# Looping Gaussian Process Noise For a talk, I wanted to use a random trajectory as a demonstration of unpredictable variables that needed to be controlled (hence, the benefits of closed-loop control as an experimental technique when studying complex systems). I thought it would look nice to have this random trajectory as a GIF in my presentation and even nicer if it looped. I realized Gaussian processes (GPs) could do the job.

## Brief review of Gaussian processes

GPs model a random process as a multivariate normal distribution, where each variable corresponds to one point along an index (often one-dimensional, time). In this case we’ll refer to the entire random process of length $n$ as $X \in \mathbb{R}^n$ $$X \sim \mathcal{N}(\mu, \Sigma)$$

The trick to GPs' capturing the desired structure is how the covariance matrix $\Sigma$ is formed: each element $\Sigma_{ij}$ is assigned with a kernel function $k(t_i, t_j)$. The most common kernel is the squared exponential, a.k.a., the Gaussian kernel: $$k_\text{SE}(t_i, t_j) = \sigma^2 \text{exp}\left( - \frac{(t_i - t_j)^2}{2\ell^2} \right)$$ where $\sigma$ is the standard deviation around the mean and $\ell$ determines the time scale of the noise.

This is what it looks like, along with some random samples produced with it:

import numpy as np
import matplotlib.pyplot as plt
%config InlineBackend.figure_formats = ['svg']

# the kernel
def k_SE(t_i, t_j, sigma=1, l=1):
return sigma**2 * np.exp(-(t_i - t_j)**2 / (2 * l**2))

# T will come up later as the period for looping; ignore for now
T = 15
n = 300  # number of points at which we'll sample
t = np.linspace(0, T, n) # divide signal length into n points

def get_Sigma(kernel, T):
# construct Sigma covariance matrix using the kernel
t_i, t_j = np.meshgrid(t, t)
return kernel(t_i, t_j)

def plot_kernel(kernel, T):
fig, (ax1, ax2) = plt.subplots(2, 1, sharex=True)
ax1.plot(t, kernel(t, np.zeros_like(t)))
ax1.set(title='kernel', ylabel=r'$k(t_i-t_j)$',
xlabel='$|t_i-t_j|$')
num_samples = 3
Sigma = get_Sigma(kernel, T)
x = np.random.multivariate_normal(np.zeros_like(t), Sigma, num_samples)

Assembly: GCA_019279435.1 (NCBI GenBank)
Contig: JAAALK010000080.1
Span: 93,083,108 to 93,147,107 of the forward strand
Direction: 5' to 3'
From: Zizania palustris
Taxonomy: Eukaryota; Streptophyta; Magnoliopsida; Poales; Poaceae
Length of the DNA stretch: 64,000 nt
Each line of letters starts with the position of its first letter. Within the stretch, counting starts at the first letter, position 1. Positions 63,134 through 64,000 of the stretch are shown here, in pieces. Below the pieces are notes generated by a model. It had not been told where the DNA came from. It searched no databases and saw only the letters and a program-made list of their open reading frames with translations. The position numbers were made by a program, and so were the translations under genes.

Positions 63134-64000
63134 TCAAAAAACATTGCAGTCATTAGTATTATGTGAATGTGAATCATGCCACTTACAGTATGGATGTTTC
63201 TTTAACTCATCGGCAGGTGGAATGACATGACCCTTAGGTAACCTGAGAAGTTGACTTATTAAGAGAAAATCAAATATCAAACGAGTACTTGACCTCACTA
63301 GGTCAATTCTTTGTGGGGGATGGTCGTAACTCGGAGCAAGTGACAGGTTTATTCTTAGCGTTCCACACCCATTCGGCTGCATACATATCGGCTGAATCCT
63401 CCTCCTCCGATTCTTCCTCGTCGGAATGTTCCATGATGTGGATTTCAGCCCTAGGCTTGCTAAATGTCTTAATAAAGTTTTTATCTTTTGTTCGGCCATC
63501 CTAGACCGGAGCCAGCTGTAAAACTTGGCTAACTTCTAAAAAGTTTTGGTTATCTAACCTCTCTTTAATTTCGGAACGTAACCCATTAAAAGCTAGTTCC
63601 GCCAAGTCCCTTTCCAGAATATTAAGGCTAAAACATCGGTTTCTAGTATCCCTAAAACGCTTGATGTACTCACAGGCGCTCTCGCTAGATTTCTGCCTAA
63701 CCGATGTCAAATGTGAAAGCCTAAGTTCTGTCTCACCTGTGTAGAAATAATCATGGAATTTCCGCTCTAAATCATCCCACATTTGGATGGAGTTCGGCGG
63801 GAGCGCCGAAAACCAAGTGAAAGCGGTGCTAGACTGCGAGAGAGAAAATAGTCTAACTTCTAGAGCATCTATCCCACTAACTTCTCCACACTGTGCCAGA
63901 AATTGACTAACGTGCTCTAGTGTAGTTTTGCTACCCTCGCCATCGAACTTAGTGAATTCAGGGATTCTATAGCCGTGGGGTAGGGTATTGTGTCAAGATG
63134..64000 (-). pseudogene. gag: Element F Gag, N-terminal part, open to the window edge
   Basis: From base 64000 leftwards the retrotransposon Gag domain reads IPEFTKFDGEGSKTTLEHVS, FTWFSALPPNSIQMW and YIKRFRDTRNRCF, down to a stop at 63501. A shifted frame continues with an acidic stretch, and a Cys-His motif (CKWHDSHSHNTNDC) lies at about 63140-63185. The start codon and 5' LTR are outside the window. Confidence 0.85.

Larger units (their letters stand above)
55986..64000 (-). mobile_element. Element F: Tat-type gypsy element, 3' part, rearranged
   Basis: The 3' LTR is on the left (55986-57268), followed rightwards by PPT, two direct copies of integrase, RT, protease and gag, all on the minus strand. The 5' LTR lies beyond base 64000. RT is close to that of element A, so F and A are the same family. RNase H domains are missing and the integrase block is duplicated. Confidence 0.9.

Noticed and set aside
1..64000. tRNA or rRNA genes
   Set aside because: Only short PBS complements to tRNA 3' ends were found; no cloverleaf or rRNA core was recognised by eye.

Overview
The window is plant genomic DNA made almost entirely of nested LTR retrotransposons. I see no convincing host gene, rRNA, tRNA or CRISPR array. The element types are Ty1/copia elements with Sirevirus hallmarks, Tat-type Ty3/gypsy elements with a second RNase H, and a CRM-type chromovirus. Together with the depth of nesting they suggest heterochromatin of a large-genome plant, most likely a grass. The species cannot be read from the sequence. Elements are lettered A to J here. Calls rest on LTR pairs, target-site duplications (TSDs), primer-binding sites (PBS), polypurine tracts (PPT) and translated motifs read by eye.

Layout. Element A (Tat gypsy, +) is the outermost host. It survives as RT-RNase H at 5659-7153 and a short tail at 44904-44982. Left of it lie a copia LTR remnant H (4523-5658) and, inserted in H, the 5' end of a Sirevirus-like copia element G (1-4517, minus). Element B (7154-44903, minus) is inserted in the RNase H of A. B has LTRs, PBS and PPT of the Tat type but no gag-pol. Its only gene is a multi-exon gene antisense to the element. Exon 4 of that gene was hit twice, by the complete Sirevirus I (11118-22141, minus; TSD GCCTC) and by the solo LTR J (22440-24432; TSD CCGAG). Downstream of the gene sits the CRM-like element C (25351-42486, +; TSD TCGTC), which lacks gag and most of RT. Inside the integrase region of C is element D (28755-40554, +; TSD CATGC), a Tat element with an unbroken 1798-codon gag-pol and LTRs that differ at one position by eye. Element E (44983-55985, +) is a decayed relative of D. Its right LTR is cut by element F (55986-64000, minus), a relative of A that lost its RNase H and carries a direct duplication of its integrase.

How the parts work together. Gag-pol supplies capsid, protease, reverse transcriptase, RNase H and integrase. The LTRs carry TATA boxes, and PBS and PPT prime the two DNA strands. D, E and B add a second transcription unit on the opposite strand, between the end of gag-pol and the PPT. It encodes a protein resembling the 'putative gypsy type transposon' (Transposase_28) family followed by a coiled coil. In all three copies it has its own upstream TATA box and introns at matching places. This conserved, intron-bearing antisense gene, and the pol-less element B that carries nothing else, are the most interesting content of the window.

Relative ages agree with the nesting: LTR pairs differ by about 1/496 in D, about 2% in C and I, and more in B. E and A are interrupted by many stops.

ax2.plot(t, x.T)
ax2.set(title=f'{num_samples} random samples', ylabel='$x(t)$', xlabel='$t$')
fig.tight_layout()
plt.show()

plot_kernel(k_SE, T)


You’ll notice that the kernel defines the behavior of the process: high covariance between indices close to each other limits how much any two points will vary, and when that interval approaches 0 and the covariance approaches 1, two neighboring samples will converge on the same point. To get a process to loop, we need to replicate what is happening for nearby points around the edges where we want the process to wrap on itself. We do this by constructing a kernel with the squared exponential shape both for small distances and at some distance $T$—our desired period.

# the kernel
def k_looping_SE(t_i, t_j, sigma=1, l=1):
return k_SE(t_i, t_j, sigma, l) \
+ k_SE(t_i - T, t_j, sigma, l) \
+ k_SE(t_i + T, t_j, sigma, l)

plot_kernel(k_looping_SE, T)


This time if you look at the edges of the graph you’ll see that they loop together perfectly! Time to generate some looping animations.

import matplotlib.animation as anim
from matplotlib import rc
rc('animation', html='html5', bitrate=2000)

n_anim = 3
fig, axs = plt.subplots(1, n_anim, figsize=(2*n_anim, 2))
Sigma = get_Sigma(k_looping_SE, T)

x = []
points = []
tails = []
for j in range(n_anim):
x.append(np.random.multivariate_normal(np.zeros_like(t), Sigma, 2))
full_traj = axs[j].plot(x[j], x[j], alpha=.3)
color = full_traj.get_color()
points.append(axs[j].plot([], [], marker='o', c=color))
tails.append(axs[j].plot([], [], '-', c=color))

def animate(i):
for j in range(n_anim):
points[j].set_data(x[j][0, i], x[j][1, i])
tail1 = np.take(x[j], range(i-10, i+1), mode='wrap')
tail2 = np.take(x[j], range(i-10, i+1), mode='wrap')
tails[j].set_data(tail1, tail2)

return points + tails

ani = anim.FuncAnimation(fig, animate, range(n), interval=10, blit=True)
plt.close()  # to not show static fig as well as animation
ani ##### Kyle Johnsen
###### PhD Student, Computational Neuroengineering

My research interests include applying principles from the brain to improve machine learning.